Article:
An Interview With Poker Coach Tommy Angelo

Somewhere in between all of the craziness of the UIGEA I spent some time on the phone with Tommy Angelo. Those of you who’ve spent some time on 2+2 probably know Tommy from his brilliant posts there. We had exchanged a few emails before I left LA and I had asked him if he wouldn’t mind doing a little phone interview about his poker coaching.

To get the stats out of the way, Tommy has been playing professionally since 1990. He started coaching three years ago after being swamped by people on 2+2 who offered to pay him for coaching. He could have followed the standard hourly rate and offered to answer emails and review hand histories but his big-picture approach to poker didn’t lend itself to “you should have raised” type of coaching. Instead he put together an entire program. He put together a topic list and offered it on an all or nothing basis. Early on, some of 2+2’s most solid players took his course. They publicly praised what Tommy had done for them, and Tommy has been spending half his time teaching and the other half playing ever since.

Personally, I was a little intrigued about Tommy’s unique coaching style after reading his website, “” Tommy doesn’t take his coaching lightly so there’s a whole process before he’ll even take on a new client. But he’s not an elitist. It’s about making sure that the student is ready for the teaching and will get his money’s worth out of the course. First there’s a questionnaire, then a phone conversation. Tommy told me that both he and the prospective student should be looking for reasons not to move forward. If, and only if, both student and teacher feel that this is going to be win-win does the relationship progress.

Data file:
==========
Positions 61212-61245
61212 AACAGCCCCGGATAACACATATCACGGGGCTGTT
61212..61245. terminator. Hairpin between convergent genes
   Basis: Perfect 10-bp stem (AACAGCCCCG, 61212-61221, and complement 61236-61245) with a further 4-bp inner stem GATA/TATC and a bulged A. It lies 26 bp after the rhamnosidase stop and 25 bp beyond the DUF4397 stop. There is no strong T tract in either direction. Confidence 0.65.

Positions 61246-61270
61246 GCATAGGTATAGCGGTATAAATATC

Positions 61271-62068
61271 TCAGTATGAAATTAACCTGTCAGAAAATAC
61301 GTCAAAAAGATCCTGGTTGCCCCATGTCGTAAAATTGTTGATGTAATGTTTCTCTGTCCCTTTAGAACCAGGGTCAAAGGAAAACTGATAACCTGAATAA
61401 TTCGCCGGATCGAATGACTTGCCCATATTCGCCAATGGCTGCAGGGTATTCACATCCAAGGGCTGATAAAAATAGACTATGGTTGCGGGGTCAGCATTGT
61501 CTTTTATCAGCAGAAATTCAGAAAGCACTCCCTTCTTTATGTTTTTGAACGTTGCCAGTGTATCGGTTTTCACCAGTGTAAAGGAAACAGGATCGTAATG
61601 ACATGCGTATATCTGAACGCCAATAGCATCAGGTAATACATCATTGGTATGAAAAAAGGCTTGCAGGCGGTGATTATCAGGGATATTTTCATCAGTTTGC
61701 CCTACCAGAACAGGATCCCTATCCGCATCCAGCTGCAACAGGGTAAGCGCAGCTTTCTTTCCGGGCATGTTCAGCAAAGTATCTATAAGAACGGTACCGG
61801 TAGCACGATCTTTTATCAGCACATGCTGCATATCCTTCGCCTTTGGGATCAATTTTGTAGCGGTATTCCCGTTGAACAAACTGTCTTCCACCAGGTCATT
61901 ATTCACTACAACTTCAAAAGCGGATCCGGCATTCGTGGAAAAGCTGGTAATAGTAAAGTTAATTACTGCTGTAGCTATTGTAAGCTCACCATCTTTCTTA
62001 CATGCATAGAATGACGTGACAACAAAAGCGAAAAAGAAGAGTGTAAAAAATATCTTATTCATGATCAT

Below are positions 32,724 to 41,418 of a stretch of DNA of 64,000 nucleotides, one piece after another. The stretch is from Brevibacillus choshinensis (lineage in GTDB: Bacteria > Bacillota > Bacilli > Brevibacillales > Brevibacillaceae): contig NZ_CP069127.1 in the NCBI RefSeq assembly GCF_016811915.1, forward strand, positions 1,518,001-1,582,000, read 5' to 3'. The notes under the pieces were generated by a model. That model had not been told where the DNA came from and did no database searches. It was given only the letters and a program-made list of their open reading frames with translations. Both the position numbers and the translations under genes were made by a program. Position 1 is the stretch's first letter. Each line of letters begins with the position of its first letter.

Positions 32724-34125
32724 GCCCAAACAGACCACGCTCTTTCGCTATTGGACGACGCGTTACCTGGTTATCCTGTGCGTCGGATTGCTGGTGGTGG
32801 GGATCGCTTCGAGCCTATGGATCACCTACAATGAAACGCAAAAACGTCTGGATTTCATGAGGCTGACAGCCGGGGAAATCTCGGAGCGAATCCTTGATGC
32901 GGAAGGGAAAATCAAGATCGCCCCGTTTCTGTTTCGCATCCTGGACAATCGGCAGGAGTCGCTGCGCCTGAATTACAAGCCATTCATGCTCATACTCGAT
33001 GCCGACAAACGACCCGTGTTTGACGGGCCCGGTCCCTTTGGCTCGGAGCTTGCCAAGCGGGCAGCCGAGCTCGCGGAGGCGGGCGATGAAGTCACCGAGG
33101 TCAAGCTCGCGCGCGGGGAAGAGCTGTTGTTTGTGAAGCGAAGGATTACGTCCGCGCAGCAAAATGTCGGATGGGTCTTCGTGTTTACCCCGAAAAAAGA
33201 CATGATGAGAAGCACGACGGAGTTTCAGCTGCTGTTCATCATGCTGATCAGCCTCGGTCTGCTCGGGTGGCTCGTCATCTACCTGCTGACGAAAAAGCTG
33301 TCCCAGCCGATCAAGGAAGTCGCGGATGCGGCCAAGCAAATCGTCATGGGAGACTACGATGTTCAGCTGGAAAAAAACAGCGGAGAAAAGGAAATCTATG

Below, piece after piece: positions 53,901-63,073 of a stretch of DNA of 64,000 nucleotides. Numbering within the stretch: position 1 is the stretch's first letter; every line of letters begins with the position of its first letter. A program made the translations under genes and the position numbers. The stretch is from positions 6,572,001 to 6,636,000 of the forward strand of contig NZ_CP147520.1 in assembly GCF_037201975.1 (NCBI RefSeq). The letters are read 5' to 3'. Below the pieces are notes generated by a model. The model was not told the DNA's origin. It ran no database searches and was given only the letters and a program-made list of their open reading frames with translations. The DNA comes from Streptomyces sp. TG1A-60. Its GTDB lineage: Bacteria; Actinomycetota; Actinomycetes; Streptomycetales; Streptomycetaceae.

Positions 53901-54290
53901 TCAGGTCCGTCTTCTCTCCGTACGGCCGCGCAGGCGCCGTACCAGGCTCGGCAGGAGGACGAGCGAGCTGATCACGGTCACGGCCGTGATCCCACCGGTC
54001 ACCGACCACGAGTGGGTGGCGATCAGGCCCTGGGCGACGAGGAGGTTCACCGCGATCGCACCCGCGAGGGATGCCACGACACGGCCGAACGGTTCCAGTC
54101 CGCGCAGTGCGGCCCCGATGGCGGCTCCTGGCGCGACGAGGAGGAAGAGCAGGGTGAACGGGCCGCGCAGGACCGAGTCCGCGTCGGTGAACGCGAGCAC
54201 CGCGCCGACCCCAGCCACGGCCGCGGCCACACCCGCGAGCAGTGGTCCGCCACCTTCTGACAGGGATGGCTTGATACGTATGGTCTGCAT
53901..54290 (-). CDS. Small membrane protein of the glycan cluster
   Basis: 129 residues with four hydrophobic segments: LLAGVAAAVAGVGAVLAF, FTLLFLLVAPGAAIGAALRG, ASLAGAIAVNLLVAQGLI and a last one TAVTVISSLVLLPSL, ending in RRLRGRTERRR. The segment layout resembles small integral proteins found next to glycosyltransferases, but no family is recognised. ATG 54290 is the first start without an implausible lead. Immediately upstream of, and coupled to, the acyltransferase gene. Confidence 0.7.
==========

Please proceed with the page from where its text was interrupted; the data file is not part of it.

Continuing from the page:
Unlike most poker coaches, Tommy doesn’t do any initial coaching by phone or email. He does do follow up work with his clients using phone and email, but only after the main coaching session, which is always in person. You spend four days in Las Vegas studying with him, face to face. The course work is done in a hotel room, and during meals. Also, you play in the same game with Tommy at least twice, for mutual observation. He claims that he can’t teach his methodology part way, and if the curriculum he publishes on his website is any indication, that’s a massive understatement.

Tommy’s approach puts a great deal of emphasis on staying off tilt (get it, Tiltless?). And not just the maniac style of tilt. Tommy defines tilt as “Anything less than your A-game and your A-mindset.” I’ve written about and talked with people about this fundamental concept quite often so what he says rings very true to me. What good is it to teach someone how to play AK in the blinds if their real leak is that when they play for more than 5 hours in a session they lose focus and make far greater mistakes? When you scroll through the list of topics Tommy teaches you’ll find stuff like:

Game Rejection – How to quit when you know you should.
How to be calm, cool and focused whenever you want
Universal unbroken respect for every opponent’s money, cards, and time
Forbidden words and thoughts
Resolve in reserve
Dissipating waves of tilt and bad play
Separating performance from results
Controlled breathing

When I asked Tommy about the unique nature of some of the topics he covers he said that he feels it’s not realistic to separate life from poker. He seems to work on the premise that most of us know how to play better but unless he can get into your head he can’t show you how to control the parts of your mind that keep you from playing your best game.